Two thoughts, Nick. First, you AND Senator Crabtree acknowledge that Critical Race Theory is difficult to define. You said it is in flux,
"as a theory, it is constantly changing. It’s been around for forty years. As any social, political, or legal theory ages, there will be multiple interpretations. That’s true of theories originating from either the left and the right: constitutionalism, socialism..."
The same can be said for string theory in modern physics. Teaching string theory isn't legislated against! Yet neither string theory, nor constitutionalism, socialism, nor most other political or legal theories are taught to K-8 children (kindergarten through grade 8). In contrast, critical race theory IS being incorporated in school curricula as a framework for children aged 4 through 14. Should children aged 4 to 14 be taught about their white privilege, "that may result in white [6- and 10-yr-olds] feeling guilt due to their skin color"? I don't think any child should be subjected to that.
Returning to the "multiple theories of some CRT believers": some say that refusal to accept CRT is prima facie evidence of racism. You mention this too, and I have observed similarly. So, once again, I would ask, is this reasonable to teach to 4 to 14 year old children?
You mentioned that
"Oklahoma Republican Gov. Kevin Stitt signed a bill into law that prohibited teaching that “individuals, by virtue of race or gender, are inherently racist, sexist or oppressive, whether consciously or unconsciously.”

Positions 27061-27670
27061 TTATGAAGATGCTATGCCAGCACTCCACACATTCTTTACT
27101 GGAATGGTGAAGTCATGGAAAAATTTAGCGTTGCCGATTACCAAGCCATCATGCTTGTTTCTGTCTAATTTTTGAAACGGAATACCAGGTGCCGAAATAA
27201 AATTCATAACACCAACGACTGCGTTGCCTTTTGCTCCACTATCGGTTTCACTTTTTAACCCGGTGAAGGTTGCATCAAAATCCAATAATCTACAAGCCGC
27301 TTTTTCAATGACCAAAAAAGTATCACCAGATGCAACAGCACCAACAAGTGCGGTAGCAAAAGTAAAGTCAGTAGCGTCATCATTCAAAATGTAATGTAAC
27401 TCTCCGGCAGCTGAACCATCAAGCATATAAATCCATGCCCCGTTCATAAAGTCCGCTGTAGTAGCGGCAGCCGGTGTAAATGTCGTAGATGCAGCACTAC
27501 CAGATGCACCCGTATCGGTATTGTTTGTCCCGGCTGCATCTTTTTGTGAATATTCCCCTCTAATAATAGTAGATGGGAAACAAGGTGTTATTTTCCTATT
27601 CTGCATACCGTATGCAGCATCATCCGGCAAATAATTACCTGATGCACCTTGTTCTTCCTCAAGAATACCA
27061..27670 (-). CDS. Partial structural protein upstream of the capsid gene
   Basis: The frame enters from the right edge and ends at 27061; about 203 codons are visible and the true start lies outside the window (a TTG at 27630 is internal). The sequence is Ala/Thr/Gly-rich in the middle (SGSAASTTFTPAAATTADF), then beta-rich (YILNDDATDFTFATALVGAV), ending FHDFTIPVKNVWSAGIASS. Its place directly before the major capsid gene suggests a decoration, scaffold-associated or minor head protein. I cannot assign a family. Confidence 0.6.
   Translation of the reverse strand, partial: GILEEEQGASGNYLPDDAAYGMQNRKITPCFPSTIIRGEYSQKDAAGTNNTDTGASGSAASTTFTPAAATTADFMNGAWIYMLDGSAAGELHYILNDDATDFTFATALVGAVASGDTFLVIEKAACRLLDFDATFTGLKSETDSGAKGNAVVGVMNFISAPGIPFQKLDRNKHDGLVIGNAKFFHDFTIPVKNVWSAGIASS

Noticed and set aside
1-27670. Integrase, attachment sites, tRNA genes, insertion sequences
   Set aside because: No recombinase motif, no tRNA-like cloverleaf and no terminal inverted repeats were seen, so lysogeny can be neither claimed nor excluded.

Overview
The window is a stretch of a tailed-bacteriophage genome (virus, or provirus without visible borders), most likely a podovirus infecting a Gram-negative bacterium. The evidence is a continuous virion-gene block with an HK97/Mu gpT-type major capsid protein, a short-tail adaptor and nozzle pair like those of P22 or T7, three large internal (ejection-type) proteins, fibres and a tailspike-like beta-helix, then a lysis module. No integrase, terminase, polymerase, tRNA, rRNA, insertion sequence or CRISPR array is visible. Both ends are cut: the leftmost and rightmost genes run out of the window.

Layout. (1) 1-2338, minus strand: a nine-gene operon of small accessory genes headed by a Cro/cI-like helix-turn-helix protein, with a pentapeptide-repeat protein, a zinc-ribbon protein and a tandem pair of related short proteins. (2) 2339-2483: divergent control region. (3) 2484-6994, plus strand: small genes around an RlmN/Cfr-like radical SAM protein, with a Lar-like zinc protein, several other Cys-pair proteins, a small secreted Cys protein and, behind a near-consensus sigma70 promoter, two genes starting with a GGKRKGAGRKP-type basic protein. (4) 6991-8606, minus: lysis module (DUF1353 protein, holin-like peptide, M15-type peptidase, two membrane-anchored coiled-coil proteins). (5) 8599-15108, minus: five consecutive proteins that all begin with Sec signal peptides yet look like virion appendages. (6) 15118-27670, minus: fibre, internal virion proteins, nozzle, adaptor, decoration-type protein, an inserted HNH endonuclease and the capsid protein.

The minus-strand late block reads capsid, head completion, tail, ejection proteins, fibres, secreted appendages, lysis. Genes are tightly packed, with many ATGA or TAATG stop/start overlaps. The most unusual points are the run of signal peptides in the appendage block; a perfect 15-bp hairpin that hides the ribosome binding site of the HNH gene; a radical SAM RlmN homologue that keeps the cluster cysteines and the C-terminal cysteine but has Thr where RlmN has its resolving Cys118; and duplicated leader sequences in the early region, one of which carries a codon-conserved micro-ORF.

Kevin Stitt is the first Cherokee governor of Oklahoma. He isn't an Elizabeth Warren-type of indigenous person! It seems reasonable to me that he would not want Cherokee (or any other indigenous children) to be taught by United States public schools that (due solely to their skin color) "they are racist, sexist, or oppressive". Recall the Trail of Tears? Think about how laws have impacted the lives of indigenous peoples.
As for advocates of CRT being unrealistically optimistic in thinking that they can
"convince most people in a nation (i.e. white people) to behave in a way that helps a minority but which may result in fewer benefits to themselves"
they need to study American history e.g. Lyndon B. Johnson, the Civil Rights Act, Great Society programs, affirmative action (past and present), Equal Opportunity Employment (EEOC), and the immeasurable acts of charity and fellowship by 15+ decades of white people for the benefit of minorities, even to the detriment of their own prospects.